Fonger Ypma, head of the Smart Energy Lab at Eneco Smart Energy, discusses how the Internet of Things has the capacity to change the energy sector.
Tell us a bit about yourself – how did you get involved with IoT and what is your background?
I got involved in IoT after we launched our smart thermostat and energy insight device, Toon, in the Netherlands. When this became a great success, I was responsible for further developing a smart home strategy around this platform. I have also founded a data science team within Eneco, and we have been looking at many practical data science applications built on IoT data.
Currently, I am responsible for our Smart Energy Lab, as part of our newly founded business unit, Eneco Smart Energy. Eneco is committed to 100 percent sustainable energy for everyone, and our business unit specifically focuses on innovation and venturing in IoT-driven businesses that can help accelerate the energy transition.
How is Toon enabling Eneco to transition to a service provider? What has been the biggest challenge in deploying this new service?
Toon mainly acts as a platform in the home to have a more meaningful conversation with our customers. It allows us to give real-time insight into energy usage, benchmarking with peers, as well as giving advice on energy saving.
Customer satisfaction is very high, and this in turn leads to loyal customers. On this basis, we can build value-added services for Toon, from energy-related services such as insight in solar PV performance and remote boiler management, to non-energy-related services, such as home security and smoke detection. This allows us to transition into a service provider.
The biggest challenge in this is to transition from commodity provider to service provider, where we really have to zoom in on customer needs and tailor our solutions to them.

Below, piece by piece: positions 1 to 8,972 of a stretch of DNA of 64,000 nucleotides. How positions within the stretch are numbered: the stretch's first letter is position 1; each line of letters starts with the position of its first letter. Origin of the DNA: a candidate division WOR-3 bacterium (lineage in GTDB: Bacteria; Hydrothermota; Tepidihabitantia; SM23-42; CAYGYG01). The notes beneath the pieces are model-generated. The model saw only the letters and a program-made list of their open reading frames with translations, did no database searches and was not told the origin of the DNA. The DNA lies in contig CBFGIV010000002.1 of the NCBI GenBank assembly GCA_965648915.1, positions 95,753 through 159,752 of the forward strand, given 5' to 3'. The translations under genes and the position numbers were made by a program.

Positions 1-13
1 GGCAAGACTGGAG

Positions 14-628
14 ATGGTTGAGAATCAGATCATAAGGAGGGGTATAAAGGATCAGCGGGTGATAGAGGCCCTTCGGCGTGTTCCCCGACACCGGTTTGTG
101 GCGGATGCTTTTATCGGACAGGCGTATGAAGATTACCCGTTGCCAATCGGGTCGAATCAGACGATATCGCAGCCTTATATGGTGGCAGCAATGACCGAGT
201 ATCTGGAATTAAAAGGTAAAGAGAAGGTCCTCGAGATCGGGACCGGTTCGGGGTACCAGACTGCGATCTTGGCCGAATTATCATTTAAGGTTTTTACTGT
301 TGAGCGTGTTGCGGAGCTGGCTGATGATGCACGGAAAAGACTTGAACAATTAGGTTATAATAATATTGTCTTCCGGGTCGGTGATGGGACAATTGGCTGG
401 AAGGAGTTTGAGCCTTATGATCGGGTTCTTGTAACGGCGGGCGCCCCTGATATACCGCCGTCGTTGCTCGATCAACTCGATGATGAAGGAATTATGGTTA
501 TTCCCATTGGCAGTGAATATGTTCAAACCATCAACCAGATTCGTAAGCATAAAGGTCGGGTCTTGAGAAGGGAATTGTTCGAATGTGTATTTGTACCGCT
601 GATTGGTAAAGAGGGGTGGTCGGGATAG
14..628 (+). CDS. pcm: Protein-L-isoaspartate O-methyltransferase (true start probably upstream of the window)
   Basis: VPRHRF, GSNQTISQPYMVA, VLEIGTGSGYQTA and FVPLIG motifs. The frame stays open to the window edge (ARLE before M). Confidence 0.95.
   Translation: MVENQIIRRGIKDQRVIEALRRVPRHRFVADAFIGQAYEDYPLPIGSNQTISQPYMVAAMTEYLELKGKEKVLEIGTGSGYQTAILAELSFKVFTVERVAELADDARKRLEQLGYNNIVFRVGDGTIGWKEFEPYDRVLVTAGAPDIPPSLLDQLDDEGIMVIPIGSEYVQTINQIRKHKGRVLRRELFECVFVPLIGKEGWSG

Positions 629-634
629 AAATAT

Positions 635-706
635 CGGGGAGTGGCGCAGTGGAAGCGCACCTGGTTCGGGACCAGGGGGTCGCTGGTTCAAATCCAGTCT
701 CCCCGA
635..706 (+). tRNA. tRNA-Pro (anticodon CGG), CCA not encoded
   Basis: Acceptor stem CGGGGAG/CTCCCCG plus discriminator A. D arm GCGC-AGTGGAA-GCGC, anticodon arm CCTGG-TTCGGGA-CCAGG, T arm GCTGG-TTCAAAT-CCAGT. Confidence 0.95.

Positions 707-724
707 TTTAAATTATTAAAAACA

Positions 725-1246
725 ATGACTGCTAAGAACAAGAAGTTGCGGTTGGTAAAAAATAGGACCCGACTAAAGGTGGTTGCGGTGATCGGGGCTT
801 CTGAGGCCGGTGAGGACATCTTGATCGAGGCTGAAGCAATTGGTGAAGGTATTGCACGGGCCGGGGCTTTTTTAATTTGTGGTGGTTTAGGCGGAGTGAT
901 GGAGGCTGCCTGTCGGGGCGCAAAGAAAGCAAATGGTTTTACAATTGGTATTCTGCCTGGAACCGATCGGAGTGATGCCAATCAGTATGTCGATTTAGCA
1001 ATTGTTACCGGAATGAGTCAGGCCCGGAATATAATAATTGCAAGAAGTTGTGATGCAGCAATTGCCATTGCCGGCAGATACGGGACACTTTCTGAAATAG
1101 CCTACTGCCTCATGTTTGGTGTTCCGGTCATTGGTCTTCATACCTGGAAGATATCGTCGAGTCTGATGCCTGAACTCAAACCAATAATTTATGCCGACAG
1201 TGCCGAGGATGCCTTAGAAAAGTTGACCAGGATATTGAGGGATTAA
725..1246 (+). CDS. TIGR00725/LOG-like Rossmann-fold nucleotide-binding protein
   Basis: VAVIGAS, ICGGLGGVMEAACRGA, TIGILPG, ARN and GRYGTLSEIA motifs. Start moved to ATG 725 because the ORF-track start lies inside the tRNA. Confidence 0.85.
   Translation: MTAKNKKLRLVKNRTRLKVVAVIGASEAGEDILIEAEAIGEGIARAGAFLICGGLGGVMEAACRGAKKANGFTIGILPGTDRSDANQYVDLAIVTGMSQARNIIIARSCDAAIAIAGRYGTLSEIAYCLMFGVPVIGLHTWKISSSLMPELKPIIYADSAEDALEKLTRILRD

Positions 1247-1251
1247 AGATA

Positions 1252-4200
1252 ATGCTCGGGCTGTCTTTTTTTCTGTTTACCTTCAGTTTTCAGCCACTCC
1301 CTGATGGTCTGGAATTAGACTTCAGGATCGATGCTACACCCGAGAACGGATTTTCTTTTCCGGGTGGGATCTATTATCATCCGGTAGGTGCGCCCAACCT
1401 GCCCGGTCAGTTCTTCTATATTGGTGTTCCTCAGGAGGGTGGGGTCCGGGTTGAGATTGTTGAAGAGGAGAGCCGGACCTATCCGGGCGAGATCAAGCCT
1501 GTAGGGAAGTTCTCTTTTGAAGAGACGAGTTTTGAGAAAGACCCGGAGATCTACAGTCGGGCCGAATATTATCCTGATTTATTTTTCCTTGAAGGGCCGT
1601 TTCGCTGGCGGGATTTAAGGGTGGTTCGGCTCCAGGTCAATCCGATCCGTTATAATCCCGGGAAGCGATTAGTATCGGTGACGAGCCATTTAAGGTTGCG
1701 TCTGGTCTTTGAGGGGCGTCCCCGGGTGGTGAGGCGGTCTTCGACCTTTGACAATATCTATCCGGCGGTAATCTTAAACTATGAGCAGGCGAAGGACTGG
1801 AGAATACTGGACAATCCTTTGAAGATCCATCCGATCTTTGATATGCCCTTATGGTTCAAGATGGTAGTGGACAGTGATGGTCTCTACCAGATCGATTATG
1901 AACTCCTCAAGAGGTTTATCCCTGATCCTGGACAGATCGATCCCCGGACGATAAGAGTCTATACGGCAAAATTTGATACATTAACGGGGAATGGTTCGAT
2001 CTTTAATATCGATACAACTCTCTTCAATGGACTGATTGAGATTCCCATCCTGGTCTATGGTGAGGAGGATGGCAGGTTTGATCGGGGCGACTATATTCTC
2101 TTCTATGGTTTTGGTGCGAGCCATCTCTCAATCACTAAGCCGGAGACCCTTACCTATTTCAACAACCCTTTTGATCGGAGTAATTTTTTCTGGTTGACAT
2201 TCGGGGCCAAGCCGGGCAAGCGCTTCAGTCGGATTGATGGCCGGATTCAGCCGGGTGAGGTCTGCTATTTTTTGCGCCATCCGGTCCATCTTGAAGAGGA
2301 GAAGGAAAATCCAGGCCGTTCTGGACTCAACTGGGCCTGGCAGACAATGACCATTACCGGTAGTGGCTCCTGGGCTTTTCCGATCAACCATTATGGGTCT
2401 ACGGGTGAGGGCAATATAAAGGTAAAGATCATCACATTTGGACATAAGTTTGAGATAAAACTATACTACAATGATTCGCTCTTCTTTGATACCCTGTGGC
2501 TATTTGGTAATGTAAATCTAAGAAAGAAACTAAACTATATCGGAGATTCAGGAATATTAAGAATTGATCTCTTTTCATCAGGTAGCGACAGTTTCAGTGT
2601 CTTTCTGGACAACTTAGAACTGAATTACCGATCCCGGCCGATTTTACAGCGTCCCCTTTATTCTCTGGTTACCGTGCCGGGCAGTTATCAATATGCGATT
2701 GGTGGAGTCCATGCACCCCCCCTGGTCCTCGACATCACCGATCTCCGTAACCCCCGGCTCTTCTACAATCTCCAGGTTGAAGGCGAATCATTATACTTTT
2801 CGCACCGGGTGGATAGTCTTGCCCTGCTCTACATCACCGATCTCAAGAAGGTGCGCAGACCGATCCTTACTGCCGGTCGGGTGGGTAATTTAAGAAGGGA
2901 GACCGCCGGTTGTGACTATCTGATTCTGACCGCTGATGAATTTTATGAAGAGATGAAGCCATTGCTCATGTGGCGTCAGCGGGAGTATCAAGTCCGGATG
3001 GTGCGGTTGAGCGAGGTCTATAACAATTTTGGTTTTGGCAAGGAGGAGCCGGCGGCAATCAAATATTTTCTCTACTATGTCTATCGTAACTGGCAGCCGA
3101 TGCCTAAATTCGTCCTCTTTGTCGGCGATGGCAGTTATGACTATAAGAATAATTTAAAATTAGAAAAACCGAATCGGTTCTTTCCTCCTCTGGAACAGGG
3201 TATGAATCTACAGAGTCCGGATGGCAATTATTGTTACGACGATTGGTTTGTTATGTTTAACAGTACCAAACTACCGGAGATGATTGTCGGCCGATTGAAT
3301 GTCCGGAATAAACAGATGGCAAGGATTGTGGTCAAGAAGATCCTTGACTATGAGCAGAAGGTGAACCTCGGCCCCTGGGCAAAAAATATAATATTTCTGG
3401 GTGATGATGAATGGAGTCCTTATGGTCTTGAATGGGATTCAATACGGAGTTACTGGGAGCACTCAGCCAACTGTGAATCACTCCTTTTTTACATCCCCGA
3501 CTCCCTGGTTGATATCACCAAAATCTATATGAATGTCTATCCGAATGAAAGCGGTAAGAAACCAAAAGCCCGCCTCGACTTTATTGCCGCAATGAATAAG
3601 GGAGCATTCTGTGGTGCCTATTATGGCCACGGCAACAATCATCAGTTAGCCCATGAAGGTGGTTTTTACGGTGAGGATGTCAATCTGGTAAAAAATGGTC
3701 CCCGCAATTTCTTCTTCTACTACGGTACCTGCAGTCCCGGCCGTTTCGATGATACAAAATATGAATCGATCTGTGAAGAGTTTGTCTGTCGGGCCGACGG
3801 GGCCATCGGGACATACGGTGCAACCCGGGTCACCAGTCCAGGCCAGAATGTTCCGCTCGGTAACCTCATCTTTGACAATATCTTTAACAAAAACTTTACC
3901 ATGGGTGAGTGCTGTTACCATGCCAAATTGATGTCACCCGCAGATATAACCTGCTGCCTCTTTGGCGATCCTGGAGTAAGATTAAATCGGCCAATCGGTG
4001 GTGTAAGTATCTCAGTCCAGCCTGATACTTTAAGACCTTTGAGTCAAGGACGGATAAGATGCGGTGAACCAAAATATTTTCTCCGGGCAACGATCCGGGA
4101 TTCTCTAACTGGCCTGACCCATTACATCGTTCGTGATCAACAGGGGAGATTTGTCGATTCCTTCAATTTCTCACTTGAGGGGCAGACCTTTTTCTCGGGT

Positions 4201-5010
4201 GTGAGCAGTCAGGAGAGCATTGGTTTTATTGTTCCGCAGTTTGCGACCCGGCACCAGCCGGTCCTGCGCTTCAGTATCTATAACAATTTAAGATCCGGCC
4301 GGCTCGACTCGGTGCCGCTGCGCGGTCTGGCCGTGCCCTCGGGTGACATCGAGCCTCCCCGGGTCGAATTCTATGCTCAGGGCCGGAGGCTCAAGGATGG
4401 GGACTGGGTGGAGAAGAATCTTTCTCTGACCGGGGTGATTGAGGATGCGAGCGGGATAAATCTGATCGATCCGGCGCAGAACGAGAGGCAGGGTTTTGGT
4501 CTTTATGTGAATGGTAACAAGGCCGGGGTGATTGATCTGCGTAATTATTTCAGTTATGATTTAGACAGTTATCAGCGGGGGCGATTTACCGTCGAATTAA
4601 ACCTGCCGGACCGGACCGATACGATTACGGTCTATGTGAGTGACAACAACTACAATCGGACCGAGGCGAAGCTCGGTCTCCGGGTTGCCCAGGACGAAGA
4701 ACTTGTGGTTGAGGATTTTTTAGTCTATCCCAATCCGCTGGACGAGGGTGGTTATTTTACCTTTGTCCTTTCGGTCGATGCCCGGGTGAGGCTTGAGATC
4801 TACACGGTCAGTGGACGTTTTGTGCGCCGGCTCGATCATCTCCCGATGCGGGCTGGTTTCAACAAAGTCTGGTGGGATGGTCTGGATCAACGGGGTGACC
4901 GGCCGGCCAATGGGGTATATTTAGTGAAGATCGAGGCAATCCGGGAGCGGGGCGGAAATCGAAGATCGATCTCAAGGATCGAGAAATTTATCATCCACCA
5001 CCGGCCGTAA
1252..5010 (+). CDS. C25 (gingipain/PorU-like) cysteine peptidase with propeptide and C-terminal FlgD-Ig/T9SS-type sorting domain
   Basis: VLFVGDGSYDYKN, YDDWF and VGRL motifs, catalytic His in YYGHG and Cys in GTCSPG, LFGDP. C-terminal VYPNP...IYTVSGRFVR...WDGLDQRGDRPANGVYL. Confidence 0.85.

Which other IoT enabled smart projects are you looking into?
Our Smart Energy business unit basically sees IoT technology as a foundation for energy transition, whether it’s on the generation-side, the network-side or the supply-side. Our business unit is very customer-focused and is building new business applications around smart solutions and services behind the meter.
This is all enabled by IoT technology, within four business domains: smart home, smart buildings, e-mobility and smart cities For example, we founded a company called Jedlix, which is aimed at smart charging electric vehicles. Jedlix can connect directly with the car or the charging pole, and optimize the charging schedule, based on the availability of renewable energy, or on the wholesale power prices.
How are start-ups influencing the electric utility market?
Start-ups have a big influence on how the power sector is transitioning. Indeed, we see venturing and partnering with start-ups as essential in our own transformation towards being a service provider.
With a large customer base, marketing strength and good know-how of the power sector, we see that we also have a lot to offer to start-ups. This way we create a true ‘win-win’ situation.
You will be speaking at Internet of Energy, so what are you looking to achieve by attending the event?
I am very much looking forward to the event, and I am sure I will get a lot of inspiration by listening to the other speakers. Also, I always enjoy getting good feedback from others when giving a talk myself, and these kind of conferences could also open up opportunities for potential cooperation, which in my mind is crucial if we want to accelerate the energy transition.
Faced with ambitious decarbonization targets and dwindling profit margins, the energy industry must embrace the opportunities of emerging technologies in order to progress. From the 7-8 March 2017, the Internet of Energy event in Cologne, Germany will showcase early-adopter case studies and perspectives from new ‘disrupters’ to let energy retailers, TSOs and DSOs explore the business case for IoT.
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